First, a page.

Hobbypartz.com has great prices and great motors. I think. But for some reason I seem to be having some very bad luck frying motors lately.
I've been running one of their 450TH motors rated for 230 watts (http://www.hobbypartz.com/45oubrmo6.html) at exactly 230 watts, and haven't had much issue with very short bursts at the 230 figure of 40 seconds or less for takeoffs.
BUT-- For the first time I flew full throttle the entire flight, mostly due to winds, and the motor and controller both fried. That's 20 amps through at 25 amp controller, 3 cell lipo, which is roughly 230 watts. This outrunner motor is out in the open air, so it shouldn't be overheating.
I know the rule is probably to run way under the motor's rating, but what do you guys think? Is it unreasonable to expect a 230 watt motor should run 230 watts for at least a few minutes? This is the 3rd motor that has done this to me, and I am starting to think that I should be running 80% of maximum as a rule and see if that gets me any better luck.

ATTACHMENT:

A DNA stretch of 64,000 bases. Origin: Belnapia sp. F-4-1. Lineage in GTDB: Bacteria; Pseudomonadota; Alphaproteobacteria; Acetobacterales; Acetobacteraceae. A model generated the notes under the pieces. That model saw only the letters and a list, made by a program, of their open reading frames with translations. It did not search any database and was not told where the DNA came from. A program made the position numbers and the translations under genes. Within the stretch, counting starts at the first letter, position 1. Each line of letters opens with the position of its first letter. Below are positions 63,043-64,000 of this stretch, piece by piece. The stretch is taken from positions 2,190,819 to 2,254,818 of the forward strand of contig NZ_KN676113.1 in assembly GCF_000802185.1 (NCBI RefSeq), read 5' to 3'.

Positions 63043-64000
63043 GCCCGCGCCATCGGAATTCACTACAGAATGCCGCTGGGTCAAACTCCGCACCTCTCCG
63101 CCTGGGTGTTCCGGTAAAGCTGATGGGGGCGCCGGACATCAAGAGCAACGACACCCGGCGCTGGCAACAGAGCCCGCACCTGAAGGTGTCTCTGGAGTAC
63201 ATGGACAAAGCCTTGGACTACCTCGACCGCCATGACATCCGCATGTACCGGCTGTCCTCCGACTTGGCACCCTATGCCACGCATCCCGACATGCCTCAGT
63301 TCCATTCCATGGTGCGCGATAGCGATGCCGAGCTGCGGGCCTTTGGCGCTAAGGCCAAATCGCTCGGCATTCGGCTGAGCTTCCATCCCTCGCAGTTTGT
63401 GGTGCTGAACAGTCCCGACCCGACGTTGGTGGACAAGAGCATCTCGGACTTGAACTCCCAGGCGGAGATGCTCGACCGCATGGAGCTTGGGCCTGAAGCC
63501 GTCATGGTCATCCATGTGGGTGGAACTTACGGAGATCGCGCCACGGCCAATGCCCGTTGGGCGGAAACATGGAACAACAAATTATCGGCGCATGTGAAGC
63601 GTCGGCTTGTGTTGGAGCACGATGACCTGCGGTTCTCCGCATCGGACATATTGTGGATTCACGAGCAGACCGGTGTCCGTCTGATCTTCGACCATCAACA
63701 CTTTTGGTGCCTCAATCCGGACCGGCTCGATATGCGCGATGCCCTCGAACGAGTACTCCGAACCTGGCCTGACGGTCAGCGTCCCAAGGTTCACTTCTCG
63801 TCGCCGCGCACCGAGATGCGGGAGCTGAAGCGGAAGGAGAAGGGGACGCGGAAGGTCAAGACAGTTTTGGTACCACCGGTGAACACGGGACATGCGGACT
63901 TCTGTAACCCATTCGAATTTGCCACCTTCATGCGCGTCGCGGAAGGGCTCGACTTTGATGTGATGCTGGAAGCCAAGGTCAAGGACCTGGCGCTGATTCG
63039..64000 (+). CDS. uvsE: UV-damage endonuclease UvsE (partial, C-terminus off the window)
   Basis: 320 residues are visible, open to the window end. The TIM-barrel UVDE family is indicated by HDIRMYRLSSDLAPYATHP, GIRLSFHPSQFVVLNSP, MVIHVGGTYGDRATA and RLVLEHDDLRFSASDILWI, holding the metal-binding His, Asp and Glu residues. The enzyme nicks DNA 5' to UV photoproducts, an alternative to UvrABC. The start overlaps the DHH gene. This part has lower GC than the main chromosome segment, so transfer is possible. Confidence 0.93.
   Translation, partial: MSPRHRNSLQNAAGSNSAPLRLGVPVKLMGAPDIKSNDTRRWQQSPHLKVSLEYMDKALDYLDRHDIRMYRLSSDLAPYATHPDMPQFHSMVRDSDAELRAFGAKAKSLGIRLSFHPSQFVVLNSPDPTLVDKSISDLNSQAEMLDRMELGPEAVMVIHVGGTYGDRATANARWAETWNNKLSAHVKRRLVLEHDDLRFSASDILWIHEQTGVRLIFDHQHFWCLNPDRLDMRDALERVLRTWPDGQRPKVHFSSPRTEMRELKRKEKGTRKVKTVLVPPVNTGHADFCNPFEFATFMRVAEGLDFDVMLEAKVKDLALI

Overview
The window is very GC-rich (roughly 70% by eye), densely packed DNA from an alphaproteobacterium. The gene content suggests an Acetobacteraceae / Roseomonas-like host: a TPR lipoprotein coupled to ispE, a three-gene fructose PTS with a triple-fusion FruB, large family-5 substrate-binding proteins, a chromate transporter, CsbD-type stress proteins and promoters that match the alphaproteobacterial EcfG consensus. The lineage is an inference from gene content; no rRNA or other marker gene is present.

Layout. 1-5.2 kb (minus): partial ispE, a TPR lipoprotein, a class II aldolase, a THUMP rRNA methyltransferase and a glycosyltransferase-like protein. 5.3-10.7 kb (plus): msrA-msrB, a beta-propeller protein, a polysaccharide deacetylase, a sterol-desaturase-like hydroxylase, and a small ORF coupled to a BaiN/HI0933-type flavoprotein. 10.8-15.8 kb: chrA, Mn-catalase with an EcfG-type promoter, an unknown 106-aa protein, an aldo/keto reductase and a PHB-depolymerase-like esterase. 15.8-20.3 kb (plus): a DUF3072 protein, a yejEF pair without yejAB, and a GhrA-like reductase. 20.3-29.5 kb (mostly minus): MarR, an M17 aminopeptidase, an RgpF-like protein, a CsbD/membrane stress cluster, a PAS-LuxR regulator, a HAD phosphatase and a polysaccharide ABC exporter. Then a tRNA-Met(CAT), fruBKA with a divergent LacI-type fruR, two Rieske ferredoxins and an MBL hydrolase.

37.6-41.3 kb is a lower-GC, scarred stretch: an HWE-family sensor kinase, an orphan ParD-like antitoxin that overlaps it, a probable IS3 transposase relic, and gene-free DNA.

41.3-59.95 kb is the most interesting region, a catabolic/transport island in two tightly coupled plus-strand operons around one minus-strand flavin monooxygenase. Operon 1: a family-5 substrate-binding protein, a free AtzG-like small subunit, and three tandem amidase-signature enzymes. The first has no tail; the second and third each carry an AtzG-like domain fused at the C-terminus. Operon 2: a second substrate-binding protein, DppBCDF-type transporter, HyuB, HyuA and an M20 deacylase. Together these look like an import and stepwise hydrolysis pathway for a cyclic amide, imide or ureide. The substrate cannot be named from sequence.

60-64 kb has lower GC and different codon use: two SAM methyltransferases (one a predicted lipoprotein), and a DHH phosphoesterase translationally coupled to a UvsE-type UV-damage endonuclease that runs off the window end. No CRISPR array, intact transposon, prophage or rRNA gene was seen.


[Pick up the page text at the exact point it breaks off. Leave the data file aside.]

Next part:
One possibility though. I have to limit max throttle to 75% to keep the current at the maximum of 20 amps. Could running a controller in this way cause problems?
Thanks for any ideas!
"Because each on pulse is 100% of full throttle current, a system set to pull 20 amps at full throttle through a Phoenix 10 will not last if you are throttled back to the point where you only see 10 amps on a wattmeter. The ESC in this case is still switching 20 amps, which it can’t do for long. Actually it is worse than the simple example above. Because an electric motor will always to try to pull as much power as is available to get to its rpm (volts times Kv), when you are running the motor below its Kv speed by switching power on an off, each on pulse will actually be way over the full throttle amp draw."
... I forgot to mention that I limited my full throttle to 70% because at 100% I was way over my speed controller's 25 amp limit. Apparently you can't do this.
Btw still not fried :D
small to mid size out-runner motors for quad use :)
it depends for what use :)
I fried an ESC in flight because a short in the motor (melted connecting cables !) on my Funjet and another ESC on another plane (don't rememe why), but fortunately I never lost BEC (then RC and AP controls).
I guess that if the problem comes from motor side it would (should) not affect the BEC, if it comes from battery side (short), well, I guess your problems are a little worst :D
Obviously a burned ESC is another story ...